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Oregon Domestic Violence Restraining Orders
What is a domestic violence restraining order?
A domestic violence restraining order is a court order under Oregon's "Family Abuse Prevention Act" that protects an abused person from an abusing person. It is a necessary and needed tool to protect true victims of abuse. It is also frequently misused by persons wishing to gain an advantage in an upcoming custody dispute, as the court can award temporary custody, and a restraining order hurts the restrained parent's ability to get sole custody.
What can I do if I am being abused?
You may be able to get a restraining order, which is an order from the court that tells your attacker to stop the abuse and to leave you alone. Restraining orders can also include temporary custody and parenting time orders. If your abuser then violates that order, that person can be arrested
What will I have to prove to get a restraining order?
To qualify, you must be abused as defined in a section of the restraining order statue, ORS 107.705. The abuser must have:
The abuse must have happened in the last six months. The court must find you are in imminent danger of further abuse from the abuser.
Who can get a restraining order? Who can I get one against?
You can get a restraining order against someone you are or were married to; adult relatives; a lover you live with or used to live with (of the same or opposite sex); a person who was your lover (of the same or opposite sex) during the last 24 months; and the other parent of your minor child. If you are under 18, you can get a restraining order against a person who is over 18 if the person is someone you are or were married to, or if you have ever had a sexual relationship with the person.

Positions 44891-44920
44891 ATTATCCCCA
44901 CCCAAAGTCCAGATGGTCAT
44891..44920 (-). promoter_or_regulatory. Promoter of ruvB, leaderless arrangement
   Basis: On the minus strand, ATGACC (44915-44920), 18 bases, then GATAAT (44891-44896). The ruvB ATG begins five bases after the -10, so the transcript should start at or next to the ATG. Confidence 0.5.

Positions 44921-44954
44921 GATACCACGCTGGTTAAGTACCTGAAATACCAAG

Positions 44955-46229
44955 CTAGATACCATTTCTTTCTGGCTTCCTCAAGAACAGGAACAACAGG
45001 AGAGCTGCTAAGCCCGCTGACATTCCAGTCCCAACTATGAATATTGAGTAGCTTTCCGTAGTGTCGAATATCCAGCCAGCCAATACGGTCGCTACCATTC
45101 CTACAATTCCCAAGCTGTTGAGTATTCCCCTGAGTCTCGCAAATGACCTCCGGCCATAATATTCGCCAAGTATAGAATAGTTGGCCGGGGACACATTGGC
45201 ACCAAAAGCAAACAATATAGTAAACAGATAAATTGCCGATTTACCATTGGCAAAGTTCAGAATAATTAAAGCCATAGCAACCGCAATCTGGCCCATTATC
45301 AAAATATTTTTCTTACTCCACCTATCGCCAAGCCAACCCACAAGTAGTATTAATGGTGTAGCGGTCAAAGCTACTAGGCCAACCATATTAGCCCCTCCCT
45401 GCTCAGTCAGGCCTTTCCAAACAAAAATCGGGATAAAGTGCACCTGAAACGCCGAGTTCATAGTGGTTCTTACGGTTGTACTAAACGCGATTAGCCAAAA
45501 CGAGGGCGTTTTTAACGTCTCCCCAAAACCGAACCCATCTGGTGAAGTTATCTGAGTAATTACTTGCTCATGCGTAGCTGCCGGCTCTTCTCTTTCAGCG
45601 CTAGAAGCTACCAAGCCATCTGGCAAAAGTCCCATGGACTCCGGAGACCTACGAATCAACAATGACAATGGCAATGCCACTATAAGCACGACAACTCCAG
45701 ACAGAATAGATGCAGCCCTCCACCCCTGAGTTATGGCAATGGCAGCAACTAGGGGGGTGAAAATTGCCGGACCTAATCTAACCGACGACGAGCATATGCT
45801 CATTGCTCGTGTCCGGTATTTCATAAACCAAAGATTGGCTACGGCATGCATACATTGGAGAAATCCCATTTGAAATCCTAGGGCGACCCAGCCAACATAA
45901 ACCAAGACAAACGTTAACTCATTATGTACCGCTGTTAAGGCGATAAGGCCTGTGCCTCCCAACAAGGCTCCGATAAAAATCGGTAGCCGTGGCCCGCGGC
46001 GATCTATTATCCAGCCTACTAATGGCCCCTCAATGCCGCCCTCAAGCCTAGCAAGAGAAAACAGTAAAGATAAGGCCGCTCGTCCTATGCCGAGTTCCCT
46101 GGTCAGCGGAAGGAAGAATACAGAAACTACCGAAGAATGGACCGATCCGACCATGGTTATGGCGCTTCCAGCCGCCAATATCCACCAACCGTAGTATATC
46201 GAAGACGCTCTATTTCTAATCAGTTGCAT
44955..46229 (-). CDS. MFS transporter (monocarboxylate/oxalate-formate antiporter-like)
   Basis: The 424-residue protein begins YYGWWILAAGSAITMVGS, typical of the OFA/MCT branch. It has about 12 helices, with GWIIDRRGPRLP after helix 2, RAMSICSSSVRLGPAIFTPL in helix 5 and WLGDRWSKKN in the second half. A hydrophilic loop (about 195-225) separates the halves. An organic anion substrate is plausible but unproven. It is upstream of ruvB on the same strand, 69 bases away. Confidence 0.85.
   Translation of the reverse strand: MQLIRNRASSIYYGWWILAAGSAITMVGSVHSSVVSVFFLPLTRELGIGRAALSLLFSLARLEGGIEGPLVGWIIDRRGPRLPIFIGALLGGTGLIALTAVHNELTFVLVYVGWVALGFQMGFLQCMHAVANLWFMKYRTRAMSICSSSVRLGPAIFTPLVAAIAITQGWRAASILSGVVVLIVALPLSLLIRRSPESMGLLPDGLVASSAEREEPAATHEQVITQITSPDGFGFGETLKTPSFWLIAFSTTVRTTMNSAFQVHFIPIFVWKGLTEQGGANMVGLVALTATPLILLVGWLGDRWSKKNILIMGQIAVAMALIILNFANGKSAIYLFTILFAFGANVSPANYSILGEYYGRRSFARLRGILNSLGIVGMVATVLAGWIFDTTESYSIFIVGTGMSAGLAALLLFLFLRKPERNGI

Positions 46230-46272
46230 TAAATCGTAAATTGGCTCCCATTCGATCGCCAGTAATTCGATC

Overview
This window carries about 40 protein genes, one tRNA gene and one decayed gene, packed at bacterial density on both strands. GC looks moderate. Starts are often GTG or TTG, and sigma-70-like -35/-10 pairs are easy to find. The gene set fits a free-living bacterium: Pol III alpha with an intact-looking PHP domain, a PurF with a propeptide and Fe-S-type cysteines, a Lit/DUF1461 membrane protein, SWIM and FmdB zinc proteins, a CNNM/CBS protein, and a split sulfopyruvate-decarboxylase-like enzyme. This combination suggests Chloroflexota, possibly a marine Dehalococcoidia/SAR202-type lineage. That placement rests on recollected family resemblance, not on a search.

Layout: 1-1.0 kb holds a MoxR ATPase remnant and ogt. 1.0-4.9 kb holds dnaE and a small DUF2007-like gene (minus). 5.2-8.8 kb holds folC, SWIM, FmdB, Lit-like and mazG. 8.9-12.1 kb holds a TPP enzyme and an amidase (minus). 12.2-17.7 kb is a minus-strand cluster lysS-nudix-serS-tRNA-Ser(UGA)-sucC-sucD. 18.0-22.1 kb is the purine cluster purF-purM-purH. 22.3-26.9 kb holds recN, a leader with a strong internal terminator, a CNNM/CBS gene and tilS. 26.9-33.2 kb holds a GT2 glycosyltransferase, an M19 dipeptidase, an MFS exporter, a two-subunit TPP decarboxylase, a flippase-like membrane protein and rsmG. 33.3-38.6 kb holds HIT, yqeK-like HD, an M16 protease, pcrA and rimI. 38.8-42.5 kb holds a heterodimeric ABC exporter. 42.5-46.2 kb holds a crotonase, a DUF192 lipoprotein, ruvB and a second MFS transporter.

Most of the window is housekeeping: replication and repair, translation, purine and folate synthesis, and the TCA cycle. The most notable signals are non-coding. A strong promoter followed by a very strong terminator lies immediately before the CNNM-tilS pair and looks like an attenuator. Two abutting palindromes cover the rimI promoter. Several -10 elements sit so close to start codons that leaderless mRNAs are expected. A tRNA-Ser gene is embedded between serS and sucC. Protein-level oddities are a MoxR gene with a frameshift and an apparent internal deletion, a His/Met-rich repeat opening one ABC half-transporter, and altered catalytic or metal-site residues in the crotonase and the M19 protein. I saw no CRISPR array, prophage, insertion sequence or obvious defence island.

What do I do if the Respondent violates my restraining order?
If it is an emergency you should call 911 on your telephone. If it is not an emergency contact your local law enforcement office for assistance. You should always carry a copy of the restraining order with you so that law enforcement will be able to see the order in the event of a violation.
How can I get a restraining order?
Restraining order forms and instructions are available at all courthouses. Domestic violence shelters and hotlines, and legal service offices also have information about getting restraining orders. There is no cost for filing a restraining order and normally you will see a judge the same day you fill out the paperwork. If you live far from the courthouse, there is a procedure available to have a restraining order issued for you via the telephone.
What happens if my partner gets a restraining order against me?
Some people file for divorce and obtain a restraining order at the same time as part of "divorce planning" to gain an advantage in a divorce or custody case. The consequences for the alleged abuser are enormous, including losing the right to hunt and possess firearms, restriction on your rights to seek custody, and the constant risk of arrest for a reported violation. An attorney may be able to assist you in having the restraining order dismissed in court, or through negotiation.
Contact a lawyer immediately. You have many rights, but must act quickly to preserve them.
In Oregon, alimony may be ordered at the court's discretion. The parties may agree that one provides financial help to the other, either temporarily or permanently. One spouse may be required to pay alimony on a temporary basis while the recipient is enrolled in a job-training program.
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"A Plain English Guide to Protecting Your Children"
Author: Mary L. Boland, Attorney at Law
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